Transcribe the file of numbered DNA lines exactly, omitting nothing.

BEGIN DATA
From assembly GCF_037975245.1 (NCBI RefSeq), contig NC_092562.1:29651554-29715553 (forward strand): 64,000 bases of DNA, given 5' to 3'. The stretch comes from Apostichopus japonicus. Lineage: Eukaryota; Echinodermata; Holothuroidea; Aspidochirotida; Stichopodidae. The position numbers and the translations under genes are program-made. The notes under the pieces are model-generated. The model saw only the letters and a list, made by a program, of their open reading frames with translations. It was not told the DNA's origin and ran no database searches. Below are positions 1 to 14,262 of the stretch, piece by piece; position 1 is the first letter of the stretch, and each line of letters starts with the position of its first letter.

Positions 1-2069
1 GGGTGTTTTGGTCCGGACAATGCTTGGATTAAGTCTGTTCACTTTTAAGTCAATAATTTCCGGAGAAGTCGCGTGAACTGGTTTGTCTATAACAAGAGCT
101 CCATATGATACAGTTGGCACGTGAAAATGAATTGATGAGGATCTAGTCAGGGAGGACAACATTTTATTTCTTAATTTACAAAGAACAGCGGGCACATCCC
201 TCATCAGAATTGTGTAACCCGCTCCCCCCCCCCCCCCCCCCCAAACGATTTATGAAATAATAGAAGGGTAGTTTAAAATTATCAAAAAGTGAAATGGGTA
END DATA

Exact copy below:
From assembly GCF_037975245.1 (NCBI RefSeq), contig NC_092562.1:29651554-29715553 (forward strand): 64,000 bases of DNA, given 5' to 3'. The stretch comes from Apostichopus japonicus. Lineage: Eukaryota; Echinodermata; Holothuroidea; Aspidochirotida; Stichopodidae. The position numbers and the translations under genes are program-made. The notes under the pieces are model-generated. The model saw only the letters and a list, made by a program, of their open reading frames with translations. It was not told the DNA's origin and ran no database searches. Below are positions 1 to 14,262 of the stretch, piece by piece; position 1 is the first letter of the stretch, and each line of letters starts with the position of its first letter.

Positions 1-2069
1 GGGTGTTTTGGTCCGGACAATGCTTGGATTAAGTCTGTTCACTTTTAAGTCAATAATTTCCGGAGAAGTCGCGTGAACTGGTTTGTCTATAACAAGAGCT
101 CCATATGATACAGTTGGCACGTGAAAATGAATTGATGAGGATCTAGTCAGGGAGGACAACATTTTATTTCTTAATTTACAAAGAACAGCGGGCACATCCC
201 TCATCAGAATTGTGTAACCCGCTCCCCCCCCCCCCCCCCCCCAAACGATTTATGAAATAATAGAAGGGTAGTTTAAAATTATCAAAAAGTGAAATGGGTA